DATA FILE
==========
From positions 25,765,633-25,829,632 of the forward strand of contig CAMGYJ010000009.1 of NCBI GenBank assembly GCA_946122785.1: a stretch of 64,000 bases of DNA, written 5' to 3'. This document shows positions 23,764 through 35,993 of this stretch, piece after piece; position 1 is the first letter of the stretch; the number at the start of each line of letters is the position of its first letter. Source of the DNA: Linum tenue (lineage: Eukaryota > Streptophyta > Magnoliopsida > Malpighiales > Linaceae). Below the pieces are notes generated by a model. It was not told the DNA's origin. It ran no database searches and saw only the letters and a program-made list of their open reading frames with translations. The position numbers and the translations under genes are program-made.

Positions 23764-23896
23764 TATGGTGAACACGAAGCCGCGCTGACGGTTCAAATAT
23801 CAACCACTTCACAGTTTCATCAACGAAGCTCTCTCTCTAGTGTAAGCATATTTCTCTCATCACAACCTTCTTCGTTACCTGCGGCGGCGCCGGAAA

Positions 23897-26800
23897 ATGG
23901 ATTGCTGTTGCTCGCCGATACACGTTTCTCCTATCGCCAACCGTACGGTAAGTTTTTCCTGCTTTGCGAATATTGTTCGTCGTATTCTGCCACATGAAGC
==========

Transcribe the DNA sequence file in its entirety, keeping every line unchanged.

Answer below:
From positions 25,765,633-25,829,632 of the forward strand of contig CAMGYJ010000009.1 of NCBI GenBank assembly GCA_946122785.1: a stretch of 64,000 bases of DNA, written 5' to 3'. This document shows positions 23,764 through 35,993 of this stretch, piece after piece; position 1 is the first letter of the stretch; the number at the start of each line of letters is the position of its first letter. Source of the DNA: Linum tenue (lineage: Eukaryota > Streptophyta > Magnoliopsida > Malpighiales > Linaceae). Below the pieces are notes generated by a model. It was not told the DNA's origin. It ran no database searches and saw only the letters and a program-made list of their open reading frames with translations. The position numbers and the translations under genes are program-made.

Positions 23764-23896
23764 TATGGTGAACACGAAGCCGCGCTGACGGTTCAAATAT
23801 CAACCACTTCACAGTTTCATCAACGAAGCTCTCTCTCTAGTGTAAGCATATTTCTCTCATCACAACCTTCTTCGTTACCTGCGGCGGCGCCGGAAA

Positions 23897-26800
23897 ATGG
23901 ATTGCTGTTGCTCGCCGATACACGTTTCTCCTATCGCCAACCGTACGGTAAGTTTTTCCTGCTTTGCGAATATTGTTCGTCGTATTCTGCCACATGAAGC